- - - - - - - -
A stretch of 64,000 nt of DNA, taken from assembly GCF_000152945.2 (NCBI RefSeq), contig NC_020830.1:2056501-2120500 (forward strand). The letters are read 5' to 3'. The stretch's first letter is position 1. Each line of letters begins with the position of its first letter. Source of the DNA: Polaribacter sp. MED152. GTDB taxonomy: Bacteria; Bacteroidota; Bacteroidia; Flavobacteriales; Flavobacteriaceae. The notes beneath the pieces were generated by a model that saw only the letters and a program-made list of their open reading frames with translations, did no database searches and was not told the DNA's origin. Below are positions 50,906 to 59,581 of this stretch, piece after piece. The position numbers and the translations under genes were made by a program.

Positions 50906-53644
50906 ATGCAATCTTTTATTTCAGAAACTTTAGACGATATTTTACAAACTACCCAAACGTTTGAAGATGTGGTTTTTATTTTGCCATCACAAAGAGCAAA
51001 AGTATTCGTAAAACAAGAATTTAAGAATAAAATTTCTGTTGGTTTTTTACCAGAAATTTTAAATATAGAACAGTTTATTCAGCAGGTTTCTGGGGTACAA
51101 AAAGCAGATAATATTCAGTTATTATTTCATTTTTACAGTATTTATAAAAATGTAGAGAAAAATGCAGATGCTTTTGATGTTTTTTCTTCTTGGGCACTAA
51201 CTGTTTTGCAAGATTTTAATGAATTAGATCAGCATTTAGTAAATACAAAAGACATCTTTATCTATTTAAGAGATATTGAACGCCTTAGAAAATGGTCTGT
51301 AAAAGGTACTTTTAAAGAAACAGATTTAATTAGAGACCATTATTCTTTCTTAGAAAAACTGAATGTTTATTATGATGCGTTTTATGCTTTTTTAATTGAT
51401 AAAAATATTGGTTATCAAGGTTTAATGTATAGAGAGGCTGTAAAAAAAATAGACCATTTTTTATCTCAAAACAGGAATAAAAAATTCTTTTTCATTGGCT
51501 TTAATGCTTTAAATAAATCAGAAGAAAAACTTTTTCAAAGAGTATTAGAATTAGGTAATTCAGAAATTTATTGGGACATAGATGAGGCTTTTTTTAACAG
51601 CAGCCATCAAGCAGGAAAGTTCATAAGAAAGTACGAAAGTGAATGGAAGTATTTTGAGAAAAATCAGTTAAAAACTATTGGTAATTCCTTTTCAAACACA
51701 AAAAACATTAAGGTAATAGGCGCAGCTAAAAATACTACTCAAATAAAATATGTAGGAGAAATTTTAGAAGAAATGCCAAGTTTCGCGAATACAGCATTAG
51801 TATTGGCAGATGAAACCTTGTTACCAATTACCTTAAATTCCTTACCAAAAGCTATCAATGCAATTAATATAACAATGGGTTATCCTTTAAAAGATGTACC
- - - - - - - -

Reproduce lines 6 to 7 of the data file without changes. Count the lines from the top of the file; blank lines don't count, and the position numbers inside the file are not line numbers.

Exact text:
51201 CTGTTTTGCAAGATTTTAATGAATTAGATCAGCATTTAGTAAATACAAAAGACATCTTTATCTATTTAAGAGATATTGAACGCCTTAGAAAATGGTCTGT
51301 AAAAGGTACTTTTAAAGAAACAGATTTAATTAGAGACCATTATTCTTTCTTAGAAAAACTGAATGTTTATTATGATGCGTTTTATGCTTTTTTAATTGAT